How to Tell Toledo from the Night Sky, by Lydia Netzer

toledoThere’s little doubt that “quirky” is the word most often applied by reviewers to Lydia Netzer’s How to Tell Toledo from the Night Sky; I used the word myself in reviewing her debut novel Shine Shine Shine. Like her first novel, Toledo is a love story with unexpected twists and turns, one that’s hard to categorize but easy to enjoy.

The central characters, George and Irene, are both astronomers/physicists/whatever you call those really really smart people who know all about black holes and the universe and stuff. While Irene is dedicated to pure science, George’s days are punctuated by mystical visions of ancient gods and goddesses, and he’s searching for a soulmate he almost remembers, but can never quite find. Irene might just be that soulmate — but is their connection too perfect? Is it fate, destiny, or science?

As with Shine Shine ShineToledo asks (but does not necessarily answer) a lot of difficult philosophical questions inside a not-so-simple love story. Along with the science there are elements of magic realism (a major plot point hinges on the reader accepting that two people can have a meaningful conversation and transmit actual factual information during a shared lucid dream) and, of course, lots of gray areas where we can’t quite be sure what’s science and what’s magic — as with George’s visions, in addition to the lucid dreams.

I have two quibbles with this otherwise enjoyable book, one of which is the author’s fault and one of which may not be. When you create a cast of very quirky characters (and there are some extremely quirky ones in this book) and have them meeting up and doing improbable things, it’s often hard to make the dialogue sound believable. While this novel succeeds brilliantly in some scenes, in others it ends up sounding clunky and unrealistic. (That said, I realize this is a matter of opinion like everything in reading, because I read another review that criticized the dialogue, and the passage they used to illustrate the bad dialogue was one of the ones that I thought was most natural and believable in the whole book — in that passage I could hear the characters speaking out loud, which I couldn’t always).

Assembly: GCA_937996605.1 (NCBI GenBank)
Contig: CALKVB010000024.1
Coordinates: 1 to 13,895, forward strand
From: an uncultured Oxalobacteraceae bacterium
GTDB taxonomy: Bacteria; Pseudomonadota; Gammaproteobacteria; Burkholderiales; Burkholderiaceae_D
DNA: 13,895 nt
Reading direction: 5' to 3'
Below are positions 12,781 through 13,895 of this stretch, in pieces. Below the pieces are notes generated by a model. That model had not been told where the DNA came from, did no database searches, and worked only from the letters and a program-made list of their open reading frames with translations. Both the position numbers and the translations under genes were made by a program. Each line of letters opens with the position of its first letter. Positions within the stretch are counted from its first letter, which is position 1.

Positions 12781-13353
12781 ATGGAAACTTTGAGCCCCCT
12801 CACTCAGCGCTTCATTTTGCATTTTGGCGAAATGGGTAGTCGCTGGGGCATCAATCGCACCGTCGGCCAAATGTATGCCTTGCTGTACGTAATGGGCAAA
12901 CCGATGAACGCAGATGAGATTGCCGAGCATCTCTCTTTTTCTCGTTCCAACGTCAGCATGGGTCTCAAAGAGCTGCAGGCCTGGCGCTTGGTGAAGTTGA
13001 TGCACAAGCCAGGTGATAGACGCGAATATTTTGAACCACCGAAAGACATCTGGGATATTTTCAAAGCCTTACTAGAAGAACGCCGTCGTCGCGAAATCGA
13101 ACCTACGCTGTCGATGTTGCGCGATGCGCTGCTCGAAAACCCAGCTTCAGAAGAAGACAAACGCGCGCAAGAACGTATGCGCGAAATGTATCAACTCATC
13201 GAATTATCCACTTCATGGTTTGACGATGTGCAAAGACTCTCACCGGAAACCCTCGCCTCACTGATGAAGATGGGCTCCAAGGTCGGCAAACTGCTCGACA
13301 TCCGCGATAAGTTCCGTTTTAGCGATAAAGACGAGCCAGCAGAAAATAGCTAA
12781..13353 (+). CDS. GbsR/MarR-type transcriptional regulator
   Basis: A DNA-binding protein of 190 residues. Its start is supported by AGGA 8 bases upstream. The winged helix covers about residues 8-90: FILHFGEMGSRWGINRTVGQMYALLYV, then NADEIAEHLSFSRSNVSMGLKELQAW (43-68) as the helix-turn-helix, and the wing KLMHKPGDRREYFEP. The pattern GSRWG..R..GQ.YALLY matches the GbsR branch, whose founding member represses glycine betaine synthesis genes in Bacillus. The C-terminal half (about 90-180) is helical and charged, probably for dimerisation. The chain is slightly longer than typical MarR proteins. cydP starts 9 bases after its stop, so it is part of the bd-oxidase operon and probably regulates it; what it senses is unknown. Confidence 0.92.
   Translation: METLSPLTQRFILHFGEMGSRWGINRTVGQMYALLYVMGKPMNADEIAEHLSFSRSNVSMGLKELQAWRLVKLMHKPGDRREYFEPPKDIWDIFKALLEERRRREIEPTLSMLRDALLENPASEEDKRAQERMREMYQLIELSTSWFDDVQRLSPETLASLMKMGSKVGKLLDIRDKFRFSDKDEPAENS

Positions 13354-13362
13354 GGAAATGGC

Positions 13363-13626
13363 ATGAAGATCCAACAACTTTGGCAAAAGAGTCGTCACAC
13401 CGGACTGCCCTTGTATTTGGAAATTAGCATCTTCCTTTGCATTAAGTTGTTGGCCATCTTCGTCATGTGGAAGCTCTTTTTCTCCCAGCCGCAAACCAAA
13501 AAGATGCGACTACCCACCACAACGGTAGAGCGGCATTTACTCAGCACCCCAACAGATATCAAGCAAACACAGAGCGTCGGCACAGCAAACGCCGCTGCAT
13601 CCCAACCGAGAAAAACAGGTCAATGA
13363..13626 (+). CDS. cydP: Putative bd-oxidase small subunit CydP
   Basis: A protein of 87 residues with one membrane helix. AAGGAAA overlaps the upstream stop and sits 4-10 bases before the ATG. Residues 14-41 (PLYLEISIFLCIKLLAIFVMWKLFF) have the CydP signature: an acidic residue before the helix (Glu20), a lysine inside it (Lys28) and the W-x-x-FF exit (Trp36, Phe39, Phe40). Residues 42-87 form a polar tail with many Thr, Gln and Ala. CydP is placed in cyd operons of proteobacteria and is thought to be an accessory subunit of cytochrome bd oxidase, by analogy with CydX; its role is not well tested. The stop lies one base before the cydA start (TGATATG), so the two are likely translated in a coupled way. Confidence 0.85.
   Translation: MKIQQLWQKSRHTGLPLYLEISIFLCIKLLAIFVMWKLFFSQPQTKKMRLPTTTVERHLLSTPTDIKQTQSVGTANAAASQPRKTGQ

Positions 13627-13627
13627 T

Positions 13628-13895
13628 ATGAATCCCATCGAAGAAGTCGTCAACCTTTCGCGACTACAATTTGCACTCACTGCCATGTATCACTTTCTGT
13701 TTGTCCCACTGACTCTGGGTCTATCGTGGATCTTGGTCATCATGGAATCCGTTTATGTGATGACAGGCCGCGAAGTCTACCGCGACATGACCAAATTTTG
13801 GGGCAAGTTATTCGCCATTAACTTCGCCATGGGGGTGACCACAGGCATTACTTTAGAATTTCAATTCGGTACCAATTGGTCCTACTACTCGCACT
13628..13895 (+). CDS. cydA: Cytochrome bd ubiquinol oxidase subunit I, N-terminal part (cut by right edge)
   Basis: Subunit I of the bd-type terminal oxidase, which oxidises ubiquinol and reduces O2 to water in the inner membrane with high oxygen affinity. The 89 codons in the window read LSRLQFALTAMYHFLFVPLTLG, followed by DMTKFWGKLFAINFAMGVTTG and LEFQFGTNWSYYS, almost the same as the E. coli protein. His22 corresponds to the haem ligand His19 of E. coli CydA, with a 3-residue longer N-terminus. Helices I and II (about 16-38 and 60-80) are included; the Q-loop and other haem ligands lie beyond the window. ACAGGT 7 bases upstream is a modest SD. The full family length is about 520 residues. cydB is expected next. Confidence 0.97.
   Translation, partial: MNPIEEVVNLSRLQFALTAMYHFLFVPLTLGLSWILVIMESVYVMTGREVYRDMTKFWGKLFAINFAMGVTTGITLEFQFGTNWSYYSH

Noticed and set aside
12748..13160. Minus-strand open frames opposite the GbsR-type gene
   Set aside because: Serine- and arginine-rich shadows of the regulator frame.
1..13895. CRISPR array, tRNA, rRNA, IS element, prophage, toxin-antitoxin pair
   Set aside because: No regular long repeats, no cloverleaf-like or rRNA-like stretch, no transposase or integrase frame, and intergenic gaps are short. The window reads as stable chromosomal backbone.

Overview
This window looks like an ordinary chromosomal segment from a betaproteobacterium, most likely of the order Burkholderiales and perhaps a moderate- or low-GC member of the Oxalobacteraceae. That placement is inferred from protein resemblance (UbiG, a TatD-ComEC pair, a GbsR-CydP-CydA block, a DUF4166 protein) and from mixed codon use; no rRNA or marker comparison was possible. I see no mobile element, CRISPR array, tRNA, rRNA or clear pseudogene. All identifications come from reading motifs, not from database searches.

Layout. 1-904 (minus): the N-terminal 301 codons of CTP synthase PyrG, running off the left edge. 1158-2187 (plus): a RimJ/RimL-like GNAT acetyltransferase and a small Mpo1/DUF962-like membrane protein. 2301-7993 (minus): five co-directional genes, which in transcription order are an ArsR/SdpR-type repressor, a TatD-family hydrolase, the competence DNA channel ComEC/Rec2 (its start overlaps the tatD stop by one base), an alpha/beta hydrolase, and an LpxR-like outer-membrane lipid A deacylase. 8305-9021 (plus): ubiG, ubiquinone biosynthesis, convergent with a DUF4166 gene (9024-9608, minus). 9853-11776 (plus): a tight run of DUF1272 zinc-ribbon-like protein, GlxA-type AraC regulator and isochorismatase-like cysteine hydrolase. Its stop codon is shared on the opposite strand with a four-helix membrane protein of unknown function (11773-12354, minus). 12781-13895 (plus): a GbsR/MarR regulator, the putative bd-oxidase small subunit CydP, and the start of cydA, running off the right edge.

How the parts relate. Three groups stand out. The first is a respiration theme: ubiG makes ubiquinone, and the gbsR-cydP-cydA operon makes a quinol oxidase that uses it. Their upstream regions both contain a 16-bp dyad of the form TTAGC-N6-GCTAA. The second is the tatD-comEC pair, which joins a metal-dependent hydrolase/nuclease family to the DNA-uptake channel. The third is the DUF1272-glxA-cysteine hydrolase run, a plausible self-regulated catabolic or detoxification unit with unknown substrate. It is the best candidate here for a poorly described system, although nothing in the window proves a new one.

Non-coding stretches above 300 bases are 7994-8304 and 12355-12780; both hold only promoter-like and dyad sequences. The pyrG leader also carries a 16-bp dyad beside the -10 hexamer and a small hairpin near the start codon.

The second problem I had was that a very significant plot point, which was revealed carefully and delicately in flashback scenes throughout the story, was given away in the book’s description in my online bookstore (and in every review I’ve read, so probably on the physical book jacket also). It’s a detail that I thought would have had a lot more impact and been much more interesting if the reader had been allowed to figure it out as the characters did; I wish I hadn’t gone into the story knowing it. You’ll notice I’ve carefully avoided revealing that detail here, a caution which will be completely meaningless if you read any other summary of this book online, but I’m doing what I can here.

If you like an offbeat love story that has its feet on the ground but its head well up in the clouds, you should pick up How to Tell Toledo from the Night Sky.



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